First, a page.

Breast Cancer is one of the most commonly diagnosed cancers among females worldwide. It is also a leading cause of mortality among women. However, advances in the diagnosis and treatment of breast cancer have resulted in decreased mortality rates. Although this cancer evolves silently, it can be discovered through routine screening. Chances of survival increase with early diagnosis and treatment, making it crucial to have an understanding of your breasts.
Considering this, Tech Mahindra Foundation SMART Healthcare Academies organised a webinar to educate aspiring healthcare professionals and women about breast cancer and ways to prevent it. As a speaker for this webinar, I focused on four key areas: risks and prevention, symptoms, diagnosis and treatment of breast cancer. Read this blog to find out more about breast cancer.
Breast cancer forms(/develops) in the breast cells. It can begin(/originate) in different parts of the breast but can spread outside the breast through blood vessels and lymph vessels. However, most breast cancers start in the lobules or ducts. It occurs mainly in women, and although it is rare, men too can develop breast cancer. The treatment for breast cancer is highly effective when the disease is identified early.
Risk Factors of Breast Cancer
The key risk factors and causes of breast cancer include:
- Increased age
- Early menarche
- Late menopause
- Nulliparous women
- Women who have not breastfed babies
- Hormonal treatment (HRT)
- Family history (BRCA)
- Inherited genetic mutations
Symptoms of Breast Cancer
Breast cancer may not show any symptoms in its early stages. However, each type of breast cancer may have various symptoms. Many of the symptoms are similar and include the following:
- Painless breast lump
- Breast thickening
- Changes in nipple
- Lump or swelling in the armpit
- Blood-stained nipple discharge
- Change in the overlying breast skin
- Sudden change in the shape or size of the breast
- Inverted nipple
- Nipple discharge other than breast milk
- Breast pain
If you have any of the symptoms mentioned above, it does not directly imply you have breast cancer. Moreover, not all lumps are cancer; a benign cyst can cause breast pain or a breast lump. However, you should regularly self-examine your breast, and if you find a lump or have other symptoms, you should contact your doctor for further examination.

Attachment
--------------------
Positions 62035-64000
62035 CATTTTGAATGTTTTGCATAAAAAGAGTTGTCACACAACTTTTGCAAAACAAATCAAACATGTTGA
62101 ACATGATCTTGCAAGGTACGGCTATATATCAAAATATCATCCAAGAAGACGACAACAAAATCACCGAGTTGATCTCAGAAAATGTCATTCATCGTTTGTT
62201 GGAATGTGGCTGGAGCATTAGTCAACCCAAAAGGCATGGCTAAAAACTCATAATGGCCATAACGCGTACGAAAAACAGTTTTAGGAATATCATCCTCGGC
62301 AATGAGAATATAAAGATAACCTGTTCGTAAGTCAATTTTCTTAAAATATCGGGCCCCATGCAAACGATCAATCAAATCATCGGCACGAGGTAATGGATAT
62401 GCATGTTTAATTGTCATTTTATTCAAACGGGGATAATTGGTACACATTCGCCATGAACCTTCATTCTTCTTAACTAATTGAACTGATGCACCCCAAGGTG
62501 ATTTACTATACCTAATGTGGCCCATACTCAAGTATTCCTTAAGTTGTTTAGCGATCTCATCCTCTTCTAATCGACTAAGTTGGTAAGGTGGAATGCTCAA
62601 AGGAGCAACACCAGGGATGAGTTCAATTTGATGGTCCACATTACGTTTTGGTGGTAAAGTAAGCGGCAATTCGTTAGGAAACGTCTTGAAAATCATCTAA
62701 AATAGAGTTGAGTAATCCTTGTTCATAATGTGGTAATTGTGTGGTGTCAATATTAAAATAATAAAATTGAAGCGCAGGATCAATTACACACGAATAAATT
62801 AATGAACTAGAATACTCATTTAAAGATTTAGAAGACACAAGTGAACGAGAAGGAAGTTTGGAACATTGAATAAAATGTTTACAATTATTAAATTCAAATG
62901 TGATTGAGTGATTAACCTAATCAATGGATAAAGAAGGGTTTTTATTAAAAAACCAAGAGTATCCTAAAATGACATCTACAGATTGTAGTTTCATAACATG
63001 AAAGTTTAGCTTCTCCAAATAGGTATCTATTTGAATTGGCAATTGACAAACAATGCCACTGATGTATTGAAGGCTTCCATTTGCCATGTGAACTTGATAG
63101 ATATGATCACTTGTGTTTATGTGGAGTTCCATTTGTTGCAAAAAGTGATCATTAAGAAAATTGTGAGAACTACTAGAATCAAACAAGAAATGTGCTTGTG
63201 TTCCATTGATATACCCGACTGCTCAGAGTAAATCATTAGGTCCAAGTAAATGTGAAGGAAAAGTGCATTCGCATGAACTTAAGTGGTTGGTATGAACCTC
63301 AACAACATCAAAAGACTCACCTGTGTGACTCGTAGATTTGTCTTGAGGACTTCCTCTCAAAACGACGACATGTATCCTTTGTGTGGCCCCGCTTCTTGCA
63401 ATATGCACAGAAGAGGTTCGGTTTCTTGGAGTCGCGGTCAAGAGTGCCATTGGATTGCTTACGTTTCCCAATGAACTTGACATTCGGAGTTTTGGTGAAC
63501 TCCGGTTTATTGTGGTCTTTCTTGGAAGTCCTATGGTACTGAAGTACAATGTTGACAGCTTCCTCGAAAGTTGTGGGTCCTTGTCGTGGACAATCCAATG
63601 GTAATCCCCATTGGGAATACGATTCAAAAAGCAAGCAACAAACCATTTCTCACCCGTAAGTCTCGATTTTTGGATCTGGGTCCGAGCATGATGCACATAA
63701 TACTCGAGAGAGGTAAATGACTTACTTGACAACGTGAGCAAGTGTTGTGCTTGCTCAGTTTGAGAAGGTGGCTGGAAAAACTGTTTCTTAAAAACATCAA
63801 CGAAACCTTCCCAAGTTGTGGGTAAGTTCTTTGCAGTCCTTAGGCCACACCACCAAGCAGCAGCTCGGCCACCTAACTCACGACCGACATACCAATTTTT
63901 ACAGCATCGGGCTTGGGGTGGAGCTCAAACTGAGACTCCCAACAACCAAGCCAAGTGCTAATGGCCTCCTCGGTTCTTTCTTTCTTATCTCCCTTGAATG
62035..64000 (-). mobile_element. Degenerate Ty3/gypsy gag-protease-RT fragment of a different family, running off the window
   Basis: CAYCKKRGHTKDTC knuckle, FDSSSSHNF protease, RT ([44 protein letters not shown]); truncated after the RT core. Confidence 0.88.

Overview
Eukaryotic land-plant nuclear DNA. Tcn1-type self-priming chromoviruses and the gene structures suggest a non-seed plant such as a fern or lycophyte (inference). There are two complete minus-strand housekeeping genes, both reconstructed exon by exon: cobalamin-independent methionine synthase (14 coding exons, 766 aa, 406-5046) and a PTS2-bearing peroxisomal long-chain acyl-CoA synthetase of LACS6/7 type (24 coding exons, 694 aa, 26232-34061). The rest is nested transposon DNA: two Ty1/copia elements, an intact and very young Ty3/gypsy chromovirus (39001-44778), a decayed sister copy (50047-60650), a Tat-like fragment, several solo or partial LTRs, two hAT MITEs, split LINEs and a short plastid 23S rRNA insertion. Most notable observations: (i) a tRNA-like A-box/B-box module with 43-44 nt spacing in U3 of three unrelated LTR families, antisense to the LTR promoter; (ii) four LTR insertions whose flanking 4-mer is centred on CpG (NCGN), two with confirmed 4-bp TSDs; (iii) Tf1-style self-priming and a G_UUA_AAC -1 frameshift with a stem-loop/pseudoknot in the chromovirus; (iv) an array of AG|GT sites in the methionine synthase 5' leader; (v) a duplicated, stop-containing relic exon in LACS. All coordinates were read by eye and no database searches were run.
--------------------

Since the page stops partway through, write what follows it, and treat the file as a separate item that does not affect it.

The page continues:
Diagnosis of Breast Cancer
The sooner breast cancer gets diagnosed, the better your chances of successful treatment. Tests to diagnose breast cancer include the following:
- Self-Examination It is advised to self-examine your breasts every month. Regular self-examination will help you become familiar with the breast contours and the feel of your breasts and to notice any change in your breasts. You should check your right breast with your left hand and vice-versa for any lumps or other changes.
- Clinical Examination You should get a clinical breast examination by doctor every year. During the examination, a doctor will examine your breasts for lumps or other changes and will also check your underarm and collarbone areas. If they notice any suspicious lumps, they may advise additional tests.
- Mammography It is a low-dose X-ray that can detect changes that are too small to be felt during a physical examination. Mammography produces images that show lumps or abnormalities. The doctor will test further if there are any signs of a potential problem.